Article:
SIMON: Let me ask about "Hey Clockface." I'm not proud of this fact, but I spent about, well, over five minutes trying to find out if it's a euphemism for something. Near as I can tell, it actually means the face of a clock.

COSTELLO: No, that's just your filthy mind, I think. Some people have pointed out that it is - this could be a scandalous title if there's just a simple typo, but it's a great way of animating time, which is - both can be your romantic rival - when your sweetheart, your loved one, whoever they may be, is on their way to you, time moves, you know, painfully slowly. And when it's time to be apart, it always speeds up. So that's the simple idea of the song. It's not a great, profound statement about time or some ominous song about mortality.


SIMON: Let me ask you about the song - another song. Let's listen to it for a moment - "No Flag."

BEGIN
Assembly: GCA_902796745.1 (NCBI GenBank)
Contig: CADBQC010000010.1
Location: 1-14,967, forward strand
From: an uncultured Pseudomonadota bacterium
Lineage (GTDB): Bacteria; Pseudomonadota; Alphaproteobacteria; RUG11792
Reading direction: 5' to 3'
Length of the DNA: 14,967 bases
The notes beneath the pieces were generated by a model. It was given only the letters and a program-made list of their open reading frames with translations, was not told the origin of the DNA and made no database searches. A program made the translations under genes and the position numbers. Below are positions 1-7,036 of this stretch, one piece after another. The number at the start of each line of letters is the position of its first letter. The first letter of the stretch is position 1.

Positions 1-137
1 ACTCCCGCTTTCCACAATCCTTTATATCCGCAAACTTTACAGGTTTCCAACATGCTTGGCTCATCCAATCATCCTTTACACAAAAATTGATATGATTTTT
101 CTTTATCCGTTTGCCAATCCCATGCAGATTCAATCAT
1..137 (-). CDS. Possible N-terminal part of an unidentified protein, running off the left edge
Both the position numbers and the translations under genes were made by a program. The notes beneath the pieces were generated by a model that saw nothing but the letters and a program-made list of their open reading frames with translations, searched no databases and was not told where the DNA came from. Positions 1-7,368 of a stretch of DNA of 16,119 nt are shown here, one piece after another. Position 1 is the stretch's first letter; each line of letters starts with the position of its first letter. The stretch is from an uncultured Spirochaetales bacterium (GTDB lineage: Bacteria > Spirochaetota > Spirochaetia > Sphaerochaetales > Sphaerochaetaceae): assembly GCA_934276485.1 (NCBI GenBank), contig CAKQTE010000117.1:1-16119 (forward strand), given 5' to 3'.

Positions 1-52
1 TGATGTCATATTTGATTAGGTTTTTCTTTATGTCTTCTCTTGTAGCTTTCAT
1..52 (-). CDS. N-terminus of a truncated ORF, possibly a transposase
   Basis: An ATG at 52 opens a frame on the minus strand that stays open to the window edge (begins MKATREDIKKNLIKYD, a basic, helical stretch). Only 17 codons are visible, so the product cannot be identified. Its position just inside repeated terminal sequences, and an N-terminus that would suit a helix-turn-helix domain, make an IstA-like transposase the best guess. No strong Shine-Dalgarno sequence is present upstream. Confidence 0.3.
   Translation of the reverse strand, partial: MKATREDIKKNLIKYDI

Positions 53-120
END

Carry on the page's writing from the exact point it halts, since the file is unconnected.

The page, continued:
COSTELLO: (Singing) I've got no religion. I've got no philosophy. I've got a head full of ideas and words that don't seem to belong to me. You may be joking, but I don't get the gag. I sense no future, but time seems to drag. No time for this kind of love, no flag waving high above.

SIMON: Is this the proud credo of a skeptic?

COSTELLO: I think it's the song of the day when you get up and no allegiance, no theology, no philosophy can console you. It's someplace that I've got to more frequently than feels comfortable. I wrote the song last year, and it came out this summer, and people immediately saw some sort of parallel that I never intended. But if it is a consolation to hear this sentiment aired, albeit a rather desperate one, it isn't the place that I dwell all the time.

There's another song recorded in the same session called "We Are All Cowards Now" that, you know, and I consciously gave that song that title rather than the more pointed, accusative title "You're All Cowards Now" because that isn't the way I feel. I see my own impulse to rage and be unreasoned about things that distress me and seem an affront is a day-to-day battle. But we won't ever build anything that I want to see happen for my children and your children or grandchildren or whoever they be if we simply dig ourselves into deeper and deeper trenches, you know, either side of a no man's land or no woman's land, you know?